A W I H i s t o r y
On 6 November 1923, a small notice appeared in the Sydney Morning Herald, which read:
Australia hitherto has been without any society especially devoted to the encouragement of painting in watercolours. This rather curious omission is now being rectified, and the Australian Watercolour Institute has been formed…with a committee embracing Messrs B. E. Minns (chairman), A. J. Daplyn, J. A.Bennett. A. H. Fullwood, C.E.S. Tindall, J. W. Tristram, M. Stainforth, M. J. McNally, Arthur Streeton, Sydney Long, Septimus Power, Blamire Young and J. Eldershaw.1
Some months earlier, on Tuesday, 21st August 1923, six artists — B. E. Minns, Martin Stainforth, J.A. Bennett, C.E.S. Tindall, A.J. Daplyn and A.H. Fullwood — had met at 50 Young Street, Sydney, Daplyn’s residence, to establish a national society of professional watercolourists modelled on the British Royal Watercolour Society, founded in 1804, and the Royal Institute of Painters in Watercolours, founded in 1831, to redress the insufficient attention commanded by the medium in Australia. Their formulated objective was to encourage watercolour practice, as well as to promote the appreciation and ownership of watercolour paintings through exhibitions devoted exclusively to the medium.
The six founding members were all eminent artists of their era. Benjamin Edwin Minns (1863-1937), born in Dungog, New South Wales, had forged a formidable career as a watercolourist and black and white artist in both Australia and England, being chiefly known for his lyrical views of Sydney, pastoral landscapes and sympathetic portraits of aborigines, suffused with character, vigour and authority.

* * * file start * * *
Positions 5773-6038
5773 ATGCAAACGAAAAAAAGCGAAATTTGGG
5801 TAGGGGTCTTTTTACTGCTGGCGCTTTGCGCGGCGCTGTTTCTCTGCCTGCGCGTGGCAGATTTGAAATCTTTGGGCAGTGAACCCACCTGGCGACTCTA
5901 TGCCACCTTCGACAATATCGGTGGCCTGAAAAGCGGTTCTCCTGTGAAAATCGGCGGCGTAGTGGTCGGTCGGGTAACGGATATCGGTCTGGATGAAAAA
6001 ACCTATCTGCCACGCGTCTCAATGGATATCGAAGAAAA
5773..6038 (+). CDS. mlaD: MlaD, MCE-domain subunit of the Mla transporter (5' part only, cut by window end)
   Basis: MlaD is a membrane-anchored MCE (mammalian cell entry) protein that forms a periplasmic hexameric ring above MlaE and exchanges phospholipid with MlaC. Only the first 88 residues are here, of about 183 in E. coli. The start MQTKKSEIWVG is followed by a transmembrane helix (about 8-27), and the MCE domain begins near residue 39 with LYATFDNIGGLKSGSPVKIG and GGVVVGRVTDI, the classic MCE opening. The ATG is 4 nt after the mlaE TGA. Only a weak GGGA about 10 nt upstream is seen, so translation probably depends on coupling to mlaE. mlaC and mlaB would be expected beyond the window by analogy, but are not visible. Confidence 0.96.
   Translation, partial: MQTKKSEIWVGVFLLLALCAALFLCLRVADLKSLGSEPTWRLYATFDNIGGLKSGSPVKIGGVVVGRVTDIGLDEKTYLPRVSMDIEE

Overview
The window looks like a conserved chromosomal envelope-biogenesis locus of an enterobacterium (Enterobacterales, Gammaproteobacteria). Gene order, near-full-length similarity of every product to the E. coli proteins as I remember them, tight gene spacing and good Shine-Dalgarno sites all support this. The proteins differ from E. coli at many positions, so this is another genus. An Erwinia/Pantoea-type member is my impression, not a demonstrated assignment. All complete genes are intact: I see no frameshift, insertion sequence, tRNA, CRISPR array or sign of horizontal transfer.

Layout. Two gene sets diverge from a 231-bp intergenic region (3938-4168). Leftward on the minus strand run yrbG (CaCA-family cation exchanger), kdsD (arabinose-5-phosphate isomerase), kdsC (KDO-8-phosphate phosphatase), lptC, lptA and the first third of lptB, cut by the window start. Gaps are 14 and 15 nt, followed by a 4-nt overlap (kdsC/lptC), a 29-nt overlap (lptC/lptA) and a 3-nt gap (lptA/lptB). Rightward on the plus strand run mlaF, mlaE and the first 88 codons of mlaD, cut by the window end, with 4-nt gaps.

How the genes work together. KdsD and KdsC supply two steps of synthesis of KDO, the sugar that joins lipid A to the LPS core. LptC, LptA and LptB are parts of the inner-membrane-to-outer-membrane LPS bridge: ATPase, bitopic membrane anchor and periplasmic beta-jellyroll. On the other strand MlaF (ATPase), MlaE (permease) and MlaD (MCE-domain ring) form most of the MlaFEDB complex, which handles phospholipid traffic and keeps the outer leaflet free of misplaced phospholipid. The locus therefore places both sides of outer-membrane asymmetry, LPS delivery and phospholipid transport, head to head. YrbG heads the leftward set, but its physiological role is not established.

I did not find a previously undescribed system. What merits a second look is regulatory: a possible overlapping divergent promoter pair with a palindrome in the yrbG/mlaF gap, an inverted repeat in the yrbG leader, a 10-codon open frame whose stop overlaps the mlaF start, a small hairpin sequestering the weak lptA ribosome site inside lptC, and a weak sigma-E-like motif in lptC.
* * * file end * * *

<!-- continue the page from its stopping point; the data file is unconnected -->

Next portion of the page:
British-born Martin Stainforth (1866-1957) excelled in equine portraiture, notably emotive, finely detailed renderings of thoroughbreds, produced in Australia, New Zealand, England and the United States, which earned him a reputation as the finest painter of racehorses ever to have worked in this country.
His compatriot Joseph Arthur Bennett (1853-1929) attracted considerable notice for his portraiture and genre subjects while Charles Ephraim Smith Tindall (1863-1951), a Scotsman born in Fraserburgh, Aberdeenshire, gained recognition for his marine imagery of Sydney Harbour and coastal New South Wales.
London-born painter, teacher and art critic, Alfred James Daplyn (1843-1926), was a French-trained early proponent of the Barbizon School of plein air painting in Australia, who had emigrated to this country in 1881, later becoming secretary of the New South Wales Art Society and its first painting instructor.
His didactic Landscape Painting from Nature in Australia: a manual for the student in oil and watercolours, was published by W.C. Penfold, Sydney, in 1900 and remained in print until 1953 when its sixth edition appeared.